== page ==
A recent study about body image and eating behaviors of almost 900 young adults in the U.S. conducted by the Center for Body Image Research and Policy at the University of Missouri concluded that “40% of women and 46% of men agreed that it would be worse to gain 25 pounds during social distancing than to become infected with COVID-19.” From this follows that weight gain through less movement and more emotional eating due to stay-at-home regulations is currently seen as more life-threatening than the Coronavirus by a large portion of individuals because of the ways body size determines social survival and cultural acceptance. Diet Culture in 2020: COVID-19 and Instagram Trends In the early months of 2020, social media…

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In the decades around the turn of the twentieth century, hikers, backpackers, and mountain climbers on the United States’ east and west coasts spoke as excitedly about campfire food as they did about the continent’s ‘pristine’ wilderness. In hiking accounts and articles in outdoors magazines, early recreationalists explored what food meant to them. For many, trail fare and campfire cooking were about more than sustenance; they provided a means to transcend contemporary society’s gendered expectations about food and its consumption. The early hiking clubs of the United States were not overtly exclusionary in the ways that their European contemporaries were, but resistance to women’s inclusion was evident. In their early years, Massachusetts’s Appalachian Mountain Club (est. 1876), California’s Sierra Club…

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In Maputo, the capital of Mozambique, exercising is now all the rage. Scores of joggers take to the streets before sunrise, or just after sunset, while others gather in parks and roundabouts to exercise together, often to the commands of an instructor. Some use public staircases for sprints and jump-squats, and benches for triceps dips. The practice of physical activity in this part of the world is, of course, not entirely new, and the colonial histories of sports and leisure offer an important historical backdrop against which to understand current trends. But fitness, as a pursuit driven by a combination of health and aesthetic concerns is a novel and increasingly popular phenomenon. Only a few years ago, gyms and joggers…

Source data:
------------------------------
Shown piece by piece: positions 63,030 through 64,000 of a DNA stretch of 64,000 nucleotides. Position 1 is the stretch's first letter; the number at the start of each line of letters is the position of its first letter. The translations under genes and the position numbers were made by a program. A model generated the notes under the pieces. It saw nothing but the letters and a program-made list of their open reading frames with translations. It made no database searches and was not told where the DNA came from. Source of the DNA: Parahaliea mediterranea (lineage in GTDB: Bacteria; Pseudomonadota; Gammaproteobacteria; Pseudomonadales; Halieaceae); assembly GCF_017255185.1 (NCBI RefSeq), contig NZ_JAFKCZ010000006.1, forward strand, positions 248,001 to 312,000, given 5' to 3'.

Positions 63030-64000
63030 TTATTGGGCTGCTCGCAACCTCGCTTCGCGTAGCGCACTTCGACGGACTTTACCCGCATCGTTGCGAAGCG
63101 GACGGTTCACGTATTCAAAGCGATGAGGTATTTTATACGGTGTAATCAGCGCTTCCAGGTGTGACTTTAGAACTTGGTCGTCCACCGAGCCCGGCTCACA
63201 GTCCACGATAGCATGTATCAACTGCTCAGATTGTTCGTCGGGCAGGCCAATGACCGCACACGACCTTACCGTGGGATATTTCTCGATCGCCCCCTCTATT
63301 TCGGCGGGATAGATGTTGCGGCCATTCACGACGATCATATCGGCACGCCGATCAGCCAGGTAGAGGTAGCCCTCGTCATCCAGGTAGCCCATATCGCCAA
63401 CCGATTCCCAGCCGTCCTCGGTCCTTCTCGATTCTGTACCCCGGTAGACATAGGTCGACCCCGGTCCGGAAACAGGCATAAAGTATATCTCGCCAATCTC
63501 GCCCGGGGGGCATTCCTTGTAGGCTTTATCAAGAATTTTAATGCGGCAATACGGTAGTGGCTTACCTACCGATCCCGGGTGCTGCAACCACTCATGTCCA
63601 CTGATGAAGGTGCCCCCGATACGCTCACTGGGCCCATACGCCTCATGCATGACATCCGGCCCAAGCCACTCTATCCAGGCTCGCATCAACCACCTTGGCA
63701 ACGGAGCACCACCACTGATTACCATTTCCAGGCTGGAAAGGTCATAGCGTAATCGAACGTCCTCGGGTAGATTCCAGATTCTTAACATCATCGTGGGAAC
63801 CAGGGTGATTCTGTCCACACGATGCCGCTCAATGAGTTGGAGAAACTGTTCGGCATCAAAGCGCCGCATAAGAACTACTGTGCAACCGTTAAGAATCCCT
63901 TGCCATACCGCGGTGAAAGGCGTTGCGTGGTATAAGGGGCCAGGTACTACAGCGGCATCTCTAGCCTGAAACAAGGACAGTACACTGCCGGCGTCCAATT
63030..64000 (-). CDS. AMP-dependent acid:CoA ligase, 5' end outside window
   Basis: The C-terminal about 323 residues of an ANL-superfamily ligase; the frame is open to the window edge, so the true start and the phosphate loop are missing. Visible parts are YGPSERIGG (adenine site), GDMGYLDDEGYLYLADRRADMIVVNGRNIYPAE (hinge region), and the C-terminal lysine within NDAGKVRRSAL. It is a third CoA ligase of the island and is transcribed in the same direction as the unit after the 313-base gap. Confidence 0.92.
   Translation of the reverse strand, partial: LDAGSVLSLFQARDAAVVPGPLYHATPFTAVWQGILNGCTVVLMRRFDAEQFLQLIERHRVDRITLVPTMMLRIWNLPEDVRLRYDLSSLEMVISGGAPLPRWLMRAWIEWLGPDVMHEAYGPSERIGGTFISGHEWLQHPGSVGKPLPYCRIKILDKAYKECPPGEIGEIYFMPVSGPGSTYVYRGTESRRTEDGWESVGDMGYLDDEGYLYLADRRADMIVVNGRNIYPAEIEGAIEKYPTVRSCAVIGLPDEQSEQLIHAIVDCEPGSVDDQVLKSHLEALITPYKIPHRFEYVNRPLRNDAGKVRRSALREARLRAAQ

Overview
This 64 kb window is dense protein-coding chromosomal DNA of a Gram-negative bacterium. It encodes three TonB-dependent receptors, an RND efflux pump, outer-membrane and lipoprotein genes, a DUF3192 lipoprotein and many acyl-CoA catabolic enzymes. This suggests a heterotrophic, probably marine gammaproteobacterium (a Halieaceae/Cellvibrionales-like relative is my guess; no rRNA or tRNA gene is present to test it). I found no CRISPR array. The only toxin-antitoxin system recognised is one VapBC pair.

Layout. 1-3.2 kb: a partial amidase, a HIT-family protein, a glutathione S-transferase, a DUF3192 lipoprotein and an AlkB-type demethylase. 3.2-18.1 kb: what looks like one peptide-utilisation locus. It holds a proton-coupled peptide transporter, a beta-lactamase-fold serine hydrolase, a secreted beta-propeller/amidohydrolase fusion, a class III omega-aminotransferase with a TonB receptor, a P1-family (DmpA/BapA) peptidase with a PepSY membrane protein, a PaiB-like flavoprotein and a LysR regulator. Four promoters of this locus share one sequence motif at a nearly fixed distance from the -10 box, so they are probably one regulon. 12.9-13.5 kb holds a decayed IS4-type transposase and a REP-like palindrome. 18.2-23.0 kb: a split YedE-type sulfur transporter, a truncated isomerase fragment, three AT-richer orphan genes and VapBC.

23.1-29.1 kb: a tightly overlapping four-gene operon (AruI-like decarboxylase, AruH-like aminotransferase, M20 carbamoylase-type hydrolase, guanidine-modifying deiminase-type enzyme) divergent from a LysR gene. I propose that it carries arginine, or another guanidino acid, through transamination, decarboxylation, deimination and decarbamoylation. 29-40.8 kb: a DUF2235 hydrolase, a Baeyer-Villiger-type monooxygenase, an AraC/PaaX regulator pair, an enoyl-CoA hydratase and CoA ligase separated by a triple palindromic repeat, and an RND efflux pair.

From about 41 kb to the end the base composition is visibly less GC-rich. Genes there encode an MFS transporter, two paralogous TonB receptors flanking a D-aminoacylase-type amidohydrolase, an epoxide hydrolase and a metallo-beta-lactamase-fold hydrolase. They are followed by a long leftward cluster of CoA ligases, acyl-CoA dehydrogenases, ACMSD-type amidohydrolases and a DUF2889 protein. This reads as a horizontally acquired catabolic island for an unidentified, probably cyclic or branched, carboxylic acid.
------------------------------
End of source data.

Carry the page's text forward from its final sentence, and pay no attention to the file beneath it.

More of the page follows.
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In the 1970s, Christmas Eve was divided between extremes. First, we had Toast Hawaii, like many other Germans in the Federal Republic: take a slice of sandwich bread, cover it with ham and a wheel of canned pineapple, top it with a slice of gleaming yellow processed cheese, bake it, and stick a bright red maraschino cherry in the resulting crusty indentation. Arranged on bread that, according to ‘low-food biographer’ Carolyn Wyman, was “tamed to be more palatable to a broader range of people from … the small kid to the adult,” Toast Hawaii was the stringy glue that held our nation together. An exotic feast for eyes and palate, it created a sense of belonging against all odds, even for a ten-year-old like myself.…

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Popular culture produced, circulated, and challenged ideals of the female body in the 19th century as much as in the 21st century. Serials, novels published in installments, and short stories in fashionable literary magazines were as popular and religiously followed as Netflix original series today. As romance was one of the most important genres, what made women attractive was defined in these stories and nationally distributed as normative beauty and gender ideals. The fascination with female body weight at the end of the 19th century is a case in point: it reflected a broader shift in what constituted ideal femininity and how it was to be embodied.  In 1863 a small pamphlet, A Letter on Corpulence, triggered the first dieting craze in the United…

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